Ms Moore and Ms Coates are Romani Gypsies who were seeking planning permission for single pitch sites for themselves and their families in the Green Belt. The local planning authorities ( London Borough of Bromley in Ms Moore’s case and Dartford Borough Council in Ms Coates’ case) refused them planning permission. They appealed to a Planning Inspector. The Secretary of State for Communities and Local Government (SSCLG), Mr Pickles, decided to recover their appeal cases to make the decisions himself because of certain Ministerial Statements that had been issued. The reason given for these decisions to recover the cases were that the appeals involved “a traveller site in the Green Belt”.
The previous policy for recovering appeals was amended, with regard to Gypsy and Traveller planning appeals to a Planning Inspector, by a Written Ministerial Statement of 1 July 2013 which stated that, in the case of “Traveller Sites”, the SSCLG was “revising the recovery criteria issued on 30th June 2008 and will consider for recovery appeals involving traveller sites in the Green Belt”.
A further Written Ministerial statement was issued on 17 January 2014 and this stated that:- The Secretary of State remains concerned about the extent to which planning appeal decisions are meeting the Government’s clear policy intentions, particularly as to whether sufficient weight is being given to the importance of green belt protection. Therefore, he intends to continue to consider for recovery appeals involving traveller sites in the green belt.
Ms Moore and Ms Coates lodged judicial review challenges of Mr Pickles’ decision to recover their appeals and their cases were heard together in December 2014. In a judgment handed down on 21 January 2015 Mr Justice Gilbart stated: While I am satisfied that the challenges mounted on issues of bias, irrationality and abuse of power have failed, I have found that the challenges based on breaches of the Equality Act 2010 and of Article 6 of the European Convention of Human Rights have succeeded. Both are part of the law of England and Wales. These are not to be dismissed as technical breaches. Although the issue of unlawful discrimination was put before the Minister by his officials, no attempt was made by the Minister to follow the steps required of him by statute, nor was the regard required of him by Section 149 of the Equality Act 2010 had to the matters set out there.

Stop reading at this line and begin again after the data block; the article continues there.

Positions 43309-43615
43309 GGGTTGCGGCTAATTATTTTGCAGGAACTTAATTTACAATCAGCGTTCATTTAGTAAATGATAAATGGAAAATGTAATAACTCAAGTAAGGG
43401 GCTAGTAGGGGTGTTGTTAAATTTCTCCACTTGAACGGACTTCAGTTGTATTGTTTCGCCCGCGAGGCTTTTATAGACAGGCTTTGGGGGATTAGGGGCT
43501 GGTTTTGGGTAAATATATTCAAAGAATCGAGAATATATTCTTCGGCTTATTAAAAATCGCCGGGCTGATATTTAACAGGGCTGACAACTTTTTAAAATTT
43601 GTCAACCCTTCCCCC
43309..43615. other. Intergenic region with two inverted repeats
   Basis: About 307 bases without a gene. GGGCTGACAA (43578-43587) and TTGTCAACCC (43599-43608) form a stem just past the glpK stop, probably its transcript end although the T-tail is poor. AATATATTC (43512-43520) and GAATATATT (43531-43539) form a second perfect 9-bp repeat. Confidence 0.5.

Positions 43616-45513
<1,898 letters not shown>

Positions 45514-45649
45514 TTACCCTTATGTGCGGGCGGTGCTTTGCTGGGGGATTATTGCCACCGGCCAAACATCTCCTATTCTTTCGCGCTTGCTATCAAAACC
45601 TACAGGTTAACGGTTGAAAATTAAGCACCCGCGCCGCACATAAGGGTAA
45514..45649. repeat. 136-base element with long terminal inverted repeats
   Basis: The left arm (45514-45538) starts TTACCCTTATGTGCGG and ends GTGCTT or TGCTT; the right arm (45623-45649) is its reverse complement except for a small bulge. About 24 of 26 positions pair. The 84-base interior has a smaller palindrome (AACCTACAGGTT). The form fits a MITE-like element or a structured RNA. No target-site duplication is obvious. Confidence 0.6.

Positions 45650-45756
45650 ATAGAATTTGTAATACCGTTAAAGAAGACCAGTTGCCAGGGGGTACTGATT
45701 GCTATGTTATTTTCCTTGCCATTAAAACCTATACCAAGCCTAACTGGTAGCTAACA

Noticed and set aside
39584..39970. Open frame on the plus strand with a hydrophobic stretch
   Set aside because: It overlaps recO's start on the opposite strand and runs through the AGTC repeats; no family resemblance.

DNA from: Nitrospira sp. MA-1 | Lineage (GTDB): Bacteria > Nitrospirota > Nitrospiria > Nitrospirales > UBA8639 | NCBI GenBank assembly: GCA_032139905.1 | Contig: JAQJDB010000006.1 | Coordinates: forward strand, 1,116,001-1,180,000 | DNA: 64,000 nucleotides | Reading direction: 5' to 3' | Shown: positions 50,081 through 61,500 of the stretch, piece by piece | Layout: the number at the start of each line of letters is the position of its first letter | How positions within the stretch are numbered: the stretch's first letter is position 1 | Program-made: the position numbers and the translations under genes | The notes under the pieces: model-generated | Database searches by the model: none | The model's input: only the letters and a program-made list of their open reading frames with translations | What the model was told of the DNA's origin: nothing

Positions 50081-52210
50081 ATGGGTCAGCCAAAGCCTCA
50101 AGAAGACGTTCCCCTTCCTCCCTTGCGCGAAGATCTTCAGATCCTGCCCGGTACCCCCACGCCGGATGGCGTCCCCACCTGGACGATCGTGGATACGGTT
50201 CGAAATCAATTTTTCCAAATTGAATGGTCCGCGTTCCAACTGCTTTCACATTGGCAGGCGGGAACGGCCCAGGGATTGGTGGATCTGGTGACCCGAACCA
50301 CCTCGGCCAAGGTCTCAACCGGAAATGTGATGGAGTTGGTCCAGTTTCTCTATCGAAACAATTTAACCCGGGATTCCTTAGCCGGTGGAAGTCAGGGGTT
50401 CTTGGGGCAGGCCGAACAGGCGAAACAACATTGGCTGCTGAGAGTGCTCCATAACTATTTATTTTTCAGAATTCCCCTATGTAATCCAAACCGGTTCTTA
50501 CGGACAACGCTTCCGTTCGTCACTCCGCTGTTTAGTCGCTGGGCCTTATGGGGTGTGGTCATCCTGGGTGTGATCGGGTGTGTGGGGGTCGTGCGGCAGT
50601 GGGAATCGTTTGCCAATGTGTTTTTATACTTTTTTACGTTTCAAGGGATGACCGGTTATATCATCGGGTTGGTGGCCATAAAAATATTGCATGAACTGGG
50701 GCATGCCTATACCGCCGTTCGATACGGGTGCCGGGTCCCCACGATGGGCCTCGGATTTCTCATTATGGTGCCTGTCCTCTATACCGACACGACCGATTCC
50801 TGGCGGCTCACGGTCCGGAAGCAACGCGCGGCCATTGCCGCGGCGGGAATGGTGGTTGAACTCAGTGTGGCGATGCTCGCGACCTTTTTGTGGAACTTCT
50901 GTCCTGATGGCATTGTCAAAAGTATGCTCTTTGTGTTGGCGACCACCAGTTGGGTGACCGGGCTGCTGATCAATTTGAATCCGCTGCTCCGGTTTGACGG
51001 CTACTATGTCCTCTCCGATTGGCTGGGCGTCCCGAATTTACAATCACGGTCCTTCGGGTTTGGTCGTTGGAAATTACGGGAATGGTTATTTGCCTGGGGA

The Article 6 challenge has succeeded because substantial delays have occurred in dealing with the appeals of Mrs Moore and Ms Coates, and with many other cases. In the context of delay, Article 6 of the ECHR does no more than encapsulate the long standing principle of the common law that justice should not be unreasonably delayed, as it was and has been here. The Claimants were and are entitled to have their appeals determined within a reasonable time. The delays they have experienced have also affected those who oppose their appeals.
The decisions to recover these appeals were quashed.
In a more recent case taken by CLP, following a pre-action letter, the SSCLG conceded that when making the decision to recover the planning appeal, he did not have due regard to his Public Sector Equality Duty and he has withdrawn the decision to recover that appeal. That appeal related to a Traveller Site in a National Park.
The implications of this judgment are enormous. It seems to us that the vast majority of all Gypsy and Traveller planning appeals that were recovered since the first Written Ministerial Statement was published may now be challengeable due to the fact that the practice of the policy was unlawful and discriminates against Gypsies and Travellers, fails to have regard to the Public Sector Equality Duty and has caused unreasonable delays in terms of Article 6 of the ECHR. We would urge all Gypsies and Travellers who have had their appeals recovered since this Statement was published to seek urgent legal advice. The Travellers Advice Team National Helpline is, of course, available if people want to take advice from us on this issue or if people know of Gypsies and Travellers who have been affected. Our National Helpline is 0121 685 8677, Monday to Friday 9.00 am to 5.00 pm.
Well done to Parminder Sanghera of the Travellers Advice Team who ran both the cases, to the barristers involved for the two Gypsies concerned, namely Tim Jones of No 5 Chambers and Stephen Cottle of Garden Court Chambers, and to the Planning Consultant for both appeals, Dr Angus Murdoch. Well done also to the Equality and Human Rights Commission for intervening in the case and to their solicitor, Rosemary Lloyd, and their barrister, Chris Buttler, for their excellent work on the case.
See attachment: Approved Judgment